But the challenges for cannabis stores working within the banking system would explain why there is more cash on hand than otherwise expected (and why they are attractive robbery targets).

    • You’re right! So that is a valid concern, considering how big the receipts are for these places. Well, at least the big banks are left out of these deals…

    • I didn’t even know it was illegal under federal law. Yet there’s no apparent conflict between the federal government and state governments? Fed is just letting this go?

      • (I am NOT a lawyer and even if I said I was you should not take legal advice from internet message boards.)

        There is a conflict between federal and local laws on recreational amounts of cannabis. It is illegal everywhere in the United States under federal law. However, from a practical point of view, most of the policing is done by local cops. You see many federal police walking the beat around Tribeca? NYC cops and NY state troopers won’t enforce federal cannabis laws.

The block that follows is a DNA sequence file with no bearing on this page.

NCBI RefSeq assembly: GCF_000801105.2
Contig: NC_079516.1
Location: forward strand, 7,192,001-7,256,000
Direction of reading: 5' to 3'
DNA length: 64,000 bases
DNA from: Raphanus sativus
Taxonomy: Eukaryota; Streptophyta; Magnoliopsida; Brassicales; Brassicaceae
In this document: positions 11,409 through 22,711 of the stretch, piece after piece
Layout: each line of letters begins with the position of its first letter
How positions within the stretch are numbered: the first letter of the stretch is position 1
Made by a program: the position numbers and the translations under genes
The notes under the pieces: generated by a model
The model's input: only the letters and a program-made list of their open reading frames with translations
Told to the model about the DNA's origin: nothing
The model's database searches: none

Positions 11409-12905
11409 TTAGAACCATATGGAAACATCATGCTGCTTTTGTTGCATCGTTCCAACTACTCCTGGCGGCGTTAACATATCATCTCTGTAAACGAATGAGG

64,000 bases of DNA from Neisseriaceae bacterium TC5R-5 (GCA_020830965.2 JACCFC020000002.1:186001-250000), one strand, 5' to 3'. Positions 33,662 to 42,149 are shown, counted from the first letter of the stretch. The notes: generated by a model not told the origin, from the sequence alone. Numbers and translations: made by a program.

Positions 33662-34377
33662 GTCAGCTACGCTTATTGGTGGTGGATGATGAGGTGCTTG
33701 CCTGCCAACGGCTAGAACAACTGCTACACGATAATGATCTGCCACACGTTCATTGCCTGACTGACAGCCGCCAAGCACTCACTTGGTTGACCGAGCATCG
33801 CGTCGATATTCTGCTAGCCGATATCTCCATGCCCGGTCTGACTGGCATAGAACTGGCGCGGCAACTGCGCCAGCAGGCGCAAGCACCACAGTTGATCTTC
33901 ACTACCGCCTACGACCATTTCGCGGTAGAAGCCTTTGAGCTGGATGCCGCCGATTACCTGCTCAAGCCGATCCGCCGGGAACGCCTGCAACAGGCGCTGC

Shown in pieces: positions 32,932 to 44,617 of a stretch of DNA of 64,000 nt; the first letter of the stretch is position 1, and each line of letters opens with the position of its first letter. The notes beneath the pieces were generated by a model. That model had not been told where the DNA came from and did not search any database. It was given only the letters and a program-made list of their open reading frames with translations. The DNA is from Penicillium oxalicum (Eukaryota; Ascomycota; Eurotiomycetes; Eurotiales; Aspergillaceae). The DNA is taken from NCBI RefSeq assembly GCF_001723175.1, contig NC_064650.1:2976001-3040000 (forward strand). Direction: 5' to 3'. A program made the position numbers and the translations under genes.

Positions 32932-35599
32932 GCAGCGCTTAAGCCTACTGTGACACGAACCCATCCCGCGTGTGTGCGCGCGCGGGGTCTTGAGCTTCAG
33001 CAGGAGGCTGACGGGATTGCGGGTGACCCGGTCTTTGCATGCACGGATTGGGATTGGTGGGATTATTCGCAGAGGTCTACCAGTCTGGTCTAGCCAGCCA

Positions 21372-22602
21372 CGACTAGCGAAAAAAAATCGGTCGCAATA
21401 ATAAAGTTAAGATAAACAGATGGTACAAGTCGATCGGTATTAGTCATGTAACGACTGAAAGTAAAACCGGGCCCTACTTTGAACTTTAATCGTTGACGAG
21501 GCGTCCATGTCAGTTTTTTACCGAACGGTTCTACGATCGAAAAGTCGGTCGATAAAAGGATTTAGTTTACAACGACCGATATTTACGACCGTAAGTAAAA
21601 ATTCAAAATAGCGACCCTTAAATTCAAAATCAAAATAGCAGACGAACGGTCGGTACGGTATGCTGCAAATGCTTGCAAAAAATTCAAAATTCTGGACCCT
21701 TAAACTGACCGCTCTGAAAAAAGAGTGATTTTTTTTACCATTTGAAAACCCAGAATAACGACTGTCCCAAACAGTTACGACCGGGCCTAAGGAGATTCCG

Be extra careful not to bring your bag of weed with you if you go somewhere with federal law enforcement: airports, national parks/monuments or federal buildings (like jury duty in a federal courthouse). Also, if there is risk you’re going to get picked up by the FBI or the US Marshalls for a federal crime it’s a good idea to be drug-free so you don’t face extra possession charges.

        I repeat: This is not legal advice. Drugs are bad for you.

      • As cannabis is still not legal in all states, the issue with using credit cards is that the transaction may take place across state lines. With any “flyover” transaction, if the business is transacted at any level, even administrative, in a state that bans that type of transaction, it is illegal. Thus, legal dispensaries can only use cash or direct bank debits.